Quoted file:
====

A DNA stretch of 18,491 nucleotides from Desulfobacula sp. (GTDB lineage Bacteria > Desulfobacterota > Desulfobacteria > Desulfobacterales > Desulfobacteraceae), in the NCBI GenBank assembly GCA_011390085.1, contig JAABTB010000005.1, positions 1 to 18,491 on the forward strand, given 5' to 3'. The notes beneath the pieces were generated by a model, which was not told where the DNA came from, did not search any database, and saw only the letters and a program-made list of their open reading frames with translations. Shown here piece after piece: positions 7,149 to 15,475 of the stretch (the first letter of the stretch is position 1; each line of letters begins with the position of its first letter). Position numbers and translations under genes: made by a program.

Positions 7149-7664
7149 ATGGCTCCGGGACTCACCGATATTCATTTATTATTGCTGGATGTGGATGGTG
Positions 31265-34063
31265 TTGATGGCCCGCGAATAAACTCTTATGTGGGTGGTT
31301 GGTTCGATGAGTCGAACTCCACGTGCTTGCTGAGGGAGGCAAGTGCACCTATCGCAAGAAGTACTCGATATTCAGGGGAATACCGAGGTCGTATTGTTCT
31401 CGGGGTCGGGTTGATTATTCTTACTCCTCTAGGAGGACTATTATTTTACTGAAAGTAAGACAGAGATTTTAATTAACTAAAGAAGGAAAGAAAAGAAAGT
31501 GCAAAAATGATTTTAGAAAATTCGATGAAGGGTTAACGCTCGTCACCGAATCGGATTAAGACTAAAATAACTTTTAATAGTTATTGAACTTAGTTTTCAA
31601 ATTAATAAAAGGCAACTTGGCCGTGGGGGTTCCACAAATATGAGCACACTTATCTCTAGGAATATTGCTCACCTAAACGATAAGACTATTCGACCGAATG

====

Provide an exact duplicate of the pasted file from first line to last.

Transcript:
A DNA stretch of 18,491 nucleotides from Desulfobacula sp. (GTDB lineage Bacteria > Desulfobacterota > Desulfobacteria > Desulfobacterales > Desulfobacteraceae), in the NCBI GenBank assembly GCA_011390085.1, contig JAABTB010000005.1, positions 1 to 18,491 on the forward strand, given 5' to 3'. The notes beneath the pieces were generated by a model, which was not told where the DNA came from, did not search any database, and saw only the letters and a program-made list of their open reading frames with translations. Shown here piece after piece: positions 7,149 to 15,475 of the stretch (the first letter of the stretch is position 1; each line of letters begins with the position of its first letter). Position numbers and translations under genes: made by a program.

Positions 7149-7664
7149 ATGGCTCCGGGACTCACCGATATTCATTTATTATTGCTGGATGTGGATGGTG
Positions 31265-34063
31265 TTGATGGCCCGCGAATAAACTCTTATGTGGGTGGTT
31301 GGTTCGATGAGTCGAACTCCACGTGCTTGCTGAGGGAGGCAAGTGCACCTATCGCAAGAAGTACTCGATATTCAGGGGAATACCGAGGTCGTATTGTTCT
31401 CGGGGTCGGGTTGATTATTCTTACTCCTCTAGGAGGACTATTATTTTACTGAAAGTAAGACAGAGATTTTAATTAACTAAAGAAGGAAAGAAAAGAAAGT
31501 GCAAAAATGATTTTAGAAAATTCGATGAAGGGTTAACGCTCGTCACCGAATCGGATTAAGACTAAAATAACTTTTAATAGTTATTGAACTTAGTTTTCAA
31601 ATTAATAAAAGGCAACTTGGCCGTGGGGGTTCCACAAATATGAGCACACTTATCTCTAGGAATATTGCTCACCTAAACGATAAGACTATTCGACCGAATG